Glaser: Will it make sense to keep the firm together after Buffett is gone? You mentioned it's a conglomerate that works now, but is he the glue that makes that work?

Warren: I'm not sure if it's necessary that. I mean, he has never really been an operator from that perspective. He has built this company into something that's far more reliant on operations than it has been historically. The first, say, 30 or 40 years, it was really the investments that drove the returns. So, here is a situation now where it is more of an operations-built company, but it is still decentralized.

I think that's sort of the beauty of the business, overall. I think that you could make a case, longer term, for potentially breaking it up; but I think it'd have to be a situation where the company itself was being valued by the market much below where the intrinsic value was of the operations. It would be easier to split apart because it is decentralized, but I don't think there is really a compelling reason to split it apart. It is not like Jack Welch at GE, where he's got his hands in just about every piece of the business. It's really a purely decentralized force.

Glaser: You mentioned investments as being a big driver of performance in the early part of Berkshire's history. A lot of those were deals that were kind of brought to Warren personally. He was able to act quickly on it. When he's gone, is Berkshire still going to have access to that kind of deal flow? And what does that mean for the kinds of acquisitions, the kinds of financial deals that they are going to be able to do in the coming years?

Warren: I don't think they lose any of the capacity, the capabilities to do the deals. Like I have said, they've got $63 billion in cash on the books right now. They really don't have much debt at all, so they can really tap the financial markets if they needed to do anything bigger. Buffett has definitely built up a cache. He has built up relationships and contacts over the years that are a benefit to Berkshire and always have been.

We think that some of that goes away once he is gone. We also wonder if that quick decision-making on his part might take a little bit longer because the next CEO, the next management team, per se--because I know Todd and Ted are probably going to be helping out the next CEO with any sort of investment decisions that come along--are going to want to make sure they get it right because they know they are going to be under the microscope when it comes to making larger acquisitions.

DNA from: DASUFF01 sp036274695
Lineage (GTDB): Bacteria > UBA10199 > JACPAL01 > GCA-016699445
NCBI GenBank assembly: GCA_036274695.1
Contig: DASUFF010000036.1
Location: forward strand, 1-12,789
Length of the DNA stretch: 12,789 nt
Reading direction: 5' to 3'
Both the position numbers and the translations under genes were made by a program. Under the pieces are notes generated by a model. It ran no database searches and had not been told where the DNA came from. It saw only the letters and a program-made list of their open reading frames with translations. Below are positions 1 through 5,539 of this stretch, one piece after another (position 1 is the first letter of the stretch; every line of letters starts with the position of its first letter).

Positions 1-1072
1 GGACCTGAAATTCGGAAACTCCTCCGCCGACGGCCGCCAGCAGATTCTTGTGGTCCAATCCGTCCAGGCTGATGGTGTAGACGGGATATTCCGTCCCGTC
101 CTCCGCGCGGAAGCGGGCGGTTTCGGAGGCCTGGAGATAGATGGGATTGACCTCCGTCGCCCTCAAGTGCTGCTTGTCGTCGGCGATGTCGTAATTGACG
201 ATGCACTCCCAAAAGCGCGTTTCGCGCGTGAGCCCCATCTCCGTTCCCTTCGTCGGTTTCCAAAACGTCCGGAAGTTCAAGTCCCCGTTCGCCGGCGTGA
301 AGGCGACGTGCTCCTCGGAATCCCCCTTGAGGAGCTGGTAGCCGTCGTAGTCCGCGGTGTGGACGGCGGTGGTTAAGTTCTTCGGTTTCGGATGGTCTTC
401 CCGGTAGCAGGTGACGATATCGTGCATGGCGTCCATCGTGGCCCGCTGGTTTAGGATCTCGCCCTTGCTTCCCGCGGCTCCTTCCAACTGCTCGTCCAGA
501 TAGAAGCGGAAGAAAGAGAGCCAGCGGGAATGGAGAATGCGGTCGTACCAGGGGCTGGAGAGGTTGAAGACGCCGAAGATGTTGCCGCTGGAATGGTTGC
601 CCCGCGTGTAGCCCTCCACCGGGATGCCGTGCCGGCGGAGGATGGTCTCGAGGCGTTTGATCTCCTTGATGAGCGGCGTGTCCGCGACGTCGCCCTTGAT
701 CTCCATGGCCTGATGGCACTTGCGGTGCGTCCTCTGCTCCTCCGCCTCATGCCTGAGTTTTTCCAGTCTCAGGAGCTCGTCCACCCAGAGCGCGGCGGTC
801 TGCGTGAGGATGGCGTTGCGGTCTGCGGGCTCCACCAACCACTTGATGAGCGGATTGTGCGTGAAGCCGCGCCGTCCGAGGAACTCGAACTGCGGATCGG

Glaser: So, when you think about a post-Buffett Berkshire and you think about its competitive advantage or economic moat, do you think that Berkshire's moat could degrade from a wide without Buffett at the helm? Do you think that having a management team instead of one person is going to be able to continue those competitive advantages?

Warren: Well, our key thought on moats, overall, is that they decline over time. Everything fades. A company the size of Berkshire, as it gets bigger and bigger, it's really going to be harder and harder for them to generate excess returns. If you look back over the last 50 years, Berkshire has been able to grow the book value per share at a 19.4% compound annual growth rate. That's unlikely going forward. The past five to 10 years, it's been somewhere between 10% and 12%, on an annual rate. We think that's probably doable in the near to midterm; but we think longer term, you're probably looking at a high-single-digit rate, maybe even a mid-single-digit rate, which isn't that bad when you compare it with the fact that their cost of capital is much lower than a lot of other firms. It's not just the advantages that they have with debt in the market. It's also the fact that they've got low- to no-cost float; it has actually been negative for the last 15 years, being provided by the insurance business. So, we don't think that those advantages go away. We just think that the returns are just going to be a little bit harder to get by. And if you look at our assessment of moats as being an ability to earn excess returns over your cost of capital over time, we think that it does diminish.

Glaser: So, no matter who is at the helm over the next 50 years, it's probably not going to look quite as good as the first 50?

Warren: Exactly. And I think even with Warren Buffett at the helm over the next 50 years--if he were able to live another 50 years--I think it would be hard for them, just based on the size and the scale of the operations now, for them to be able to consistently generate excess returns of the level we've seen in the past.

Glaser: Gregg, thanks for your thoughts today.

Warren: Thank you.

Glaser: For Morningstar, I'm Jeremy Glaser. Thanks for watching.